Course Catalog

Politics and Prose: Tackling Social Justice Issues Through Fiction

TIME UPDATE: This class will now run from 10 am – 1 pm PT. This has been updated from the print catalog.

All Levels | In a time of political upheaval, amidst a saturated media landscape, deeply imagined narratives of individual lives are more important than ever. In this session, we will explore the craft considerations in creating prose that gives a human face to charged political issues. How do writers depict the realities of place and time while maintaining allegiance to the desires and complexities of individual lives? How do we convey strongly held beliefs without becoming didactic and boring? Writers who are working on fiction about social issues are encouraged to bring in their work with opportunity for questions and discussion.

Beginning Fall 2021, we will be adding select in-person classes back to our course catalog. The majority of our classes will still be offered via Zoom.

If a class says IN-PERSON in its title, it will take place in person at our permanent home in Seattle.

If a class says ASYNCHRONOUS in its title, it will take place on Wet Ink, our asynchronous learning platform.

If a class does not have a marker after its title, it will take place via Zoom.

Instructor: Jennifer De Leon

Class Type: 1 Session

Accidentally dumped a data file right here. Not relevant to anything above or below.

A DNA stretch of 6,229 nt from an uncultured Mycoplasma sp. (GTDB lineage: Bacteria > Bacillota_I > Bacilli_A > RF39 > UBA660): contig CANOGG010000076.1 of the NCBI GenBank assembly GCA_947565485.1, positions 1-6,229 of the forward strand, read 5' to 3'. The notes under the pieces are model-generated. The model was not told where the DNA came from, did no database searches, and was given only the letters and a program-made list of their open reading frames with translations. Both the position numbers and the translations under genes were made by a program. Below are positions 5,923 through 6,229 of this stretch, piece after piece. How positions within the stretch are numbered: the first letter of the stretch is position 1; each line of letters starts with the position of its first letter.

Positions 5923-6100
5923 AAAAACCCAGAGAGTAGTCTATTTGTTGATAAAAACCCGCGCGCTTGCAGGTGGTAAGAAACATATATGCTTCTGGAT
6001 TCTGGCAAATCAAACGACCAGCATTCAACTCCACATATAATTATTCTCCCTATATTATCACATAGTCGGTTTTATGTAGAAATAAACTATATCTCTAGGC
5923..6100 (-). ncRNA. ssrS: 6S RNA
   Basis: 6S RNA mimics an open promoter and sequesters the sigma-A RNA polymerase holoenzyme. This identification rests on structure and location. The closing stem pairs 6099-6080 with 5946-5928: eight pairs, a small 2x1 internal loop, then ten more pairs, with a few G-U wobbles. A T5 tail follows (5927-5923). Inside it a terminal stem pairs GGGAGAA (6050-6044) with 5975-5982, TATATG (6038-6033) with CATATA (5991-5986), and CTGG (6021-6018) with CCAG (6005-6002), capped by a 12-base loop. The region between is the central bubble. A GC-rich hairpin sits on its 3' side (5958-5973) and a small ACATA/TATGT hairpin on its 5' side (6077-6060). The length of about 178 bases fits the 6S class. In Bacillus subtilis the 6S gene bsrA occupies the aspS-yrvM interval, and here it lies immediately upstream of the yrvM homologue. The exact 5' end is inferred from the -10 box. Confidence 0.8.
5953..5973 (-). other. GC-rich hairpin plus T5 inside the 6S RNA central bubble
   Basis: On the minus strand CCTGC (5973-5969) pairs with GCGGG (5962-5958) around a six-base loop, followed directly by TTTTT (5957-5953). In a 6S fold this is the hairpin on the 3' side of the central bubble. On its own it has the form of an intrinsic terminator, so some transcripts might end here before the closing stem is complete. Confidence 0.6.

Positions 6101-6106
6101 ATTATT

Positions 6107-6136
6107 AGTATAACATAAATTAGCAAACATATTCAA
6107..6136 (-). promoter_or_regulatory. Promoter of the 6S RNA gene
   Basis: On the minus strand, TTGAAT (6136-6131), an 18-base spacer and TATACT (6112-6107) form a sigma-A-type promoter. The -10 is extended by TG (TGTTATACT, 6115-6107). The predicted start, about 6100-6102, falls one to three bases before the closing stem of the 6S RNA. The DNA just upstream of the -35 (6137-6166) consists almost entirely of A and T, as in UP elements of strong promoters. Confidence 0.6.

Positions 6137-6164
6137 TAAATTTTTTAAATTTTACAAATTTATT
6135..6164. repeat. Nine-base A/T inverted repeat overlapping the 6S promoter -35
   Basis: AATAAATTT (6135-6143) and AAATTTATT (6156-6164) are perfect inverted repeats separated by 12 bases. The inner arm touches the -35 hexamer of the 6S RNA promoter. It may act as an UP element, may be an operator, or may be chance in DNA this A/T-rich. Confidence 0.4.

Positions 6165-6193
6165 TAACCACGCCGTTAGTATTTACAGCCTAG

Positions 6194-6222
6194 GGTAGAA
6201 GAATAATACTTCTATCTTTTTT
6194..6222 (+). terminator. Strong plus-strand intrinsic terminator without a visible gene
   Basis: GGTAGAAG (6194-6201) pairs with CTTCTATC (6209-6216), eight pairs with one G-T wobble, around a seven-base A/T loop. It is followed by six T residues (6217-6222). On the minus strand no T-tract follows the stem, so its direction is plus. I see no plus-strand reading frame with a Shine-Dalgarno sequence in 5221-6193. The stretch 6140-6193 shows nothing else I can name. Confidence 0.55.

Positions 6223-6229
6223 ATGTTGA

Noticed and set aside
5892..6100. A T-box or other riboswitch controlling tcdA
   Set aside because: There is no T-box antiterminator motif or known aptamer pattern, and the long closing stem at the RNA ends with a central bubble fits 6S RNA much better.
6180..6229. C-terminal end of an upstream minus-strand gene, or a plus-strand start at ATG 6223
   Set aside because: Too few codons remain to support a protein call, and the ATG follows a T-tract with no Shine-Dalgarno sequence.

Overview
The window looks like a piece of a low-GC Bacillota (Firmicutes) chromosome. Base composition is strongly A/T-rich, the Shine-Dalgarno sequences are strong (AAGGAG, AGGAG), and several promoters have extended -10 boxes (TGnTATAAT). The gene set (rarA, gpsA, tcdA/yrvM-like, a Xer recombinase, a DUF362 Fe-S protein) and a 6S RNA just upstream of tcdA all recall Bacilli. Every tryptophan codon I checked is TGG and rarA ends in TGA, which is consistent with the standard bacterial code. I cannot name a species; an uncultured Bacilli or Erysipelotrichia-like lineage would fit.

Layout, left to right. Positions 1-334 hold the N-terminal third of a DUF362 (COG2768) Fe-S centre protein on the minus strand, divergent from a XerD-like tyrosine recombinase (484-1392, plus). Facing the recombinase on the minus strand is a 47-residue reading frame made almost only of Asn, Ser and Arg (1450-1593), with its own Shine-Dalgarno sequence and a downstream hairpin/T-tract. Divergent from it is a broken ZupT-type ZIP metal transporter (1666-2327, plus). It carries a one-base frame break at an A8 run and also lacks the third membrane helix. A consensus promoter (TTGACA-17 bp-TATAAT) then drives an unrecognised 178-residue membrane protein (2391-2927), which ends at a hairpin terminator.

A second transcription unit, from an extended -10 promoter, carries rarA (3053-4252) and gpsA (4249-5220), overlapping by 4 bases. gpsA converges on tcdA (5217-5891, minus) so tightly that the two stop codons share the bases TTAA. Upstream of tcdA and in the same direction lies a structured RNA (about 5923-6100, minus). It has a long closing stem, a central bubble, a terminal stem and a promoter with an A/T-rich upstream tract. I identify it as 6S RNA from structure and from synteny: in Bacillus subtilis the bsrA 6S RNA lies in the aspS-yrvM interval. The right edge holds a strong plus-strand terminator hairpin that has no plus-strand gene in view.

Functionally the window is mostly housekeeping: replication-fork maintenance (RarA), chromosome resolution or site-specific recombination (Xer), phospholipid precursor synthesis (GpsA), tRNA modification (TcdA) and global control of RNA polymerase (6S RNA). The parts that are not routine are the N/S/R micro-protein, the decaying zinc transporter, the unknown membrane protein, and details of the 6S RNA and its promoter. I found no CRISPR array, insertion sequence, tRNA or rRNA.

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Start Date: 06/02/2021

Days of the Week: Wednesday

Time: 10:00 am – 1:00 pm PDT

Minimum Class Size: 5

Maximum Class Size: 20

$81.00 Member Price:
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$90.00 General Price:

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Jennifer De Leon

Jennifer De Leon is the author of Don’t Ask Me Where I’m From (Atheneum/Simon & Schuster, 2020) and the editor of Wise Latinas (University of Nebraska Press). An Assistant Professor of Creative Writing at Framingham State University and a faculty member in the MFA in Creative Nonfiction program at Bay Path University, she has published prose in over a dozen literary journals and is a GrubStreet instructor and board member. Her essay collection, White Space: Essays on Culture, Race, & Writing, is the recipient of the Juniper Prize and will be published by UMass Press in Spring 2021.

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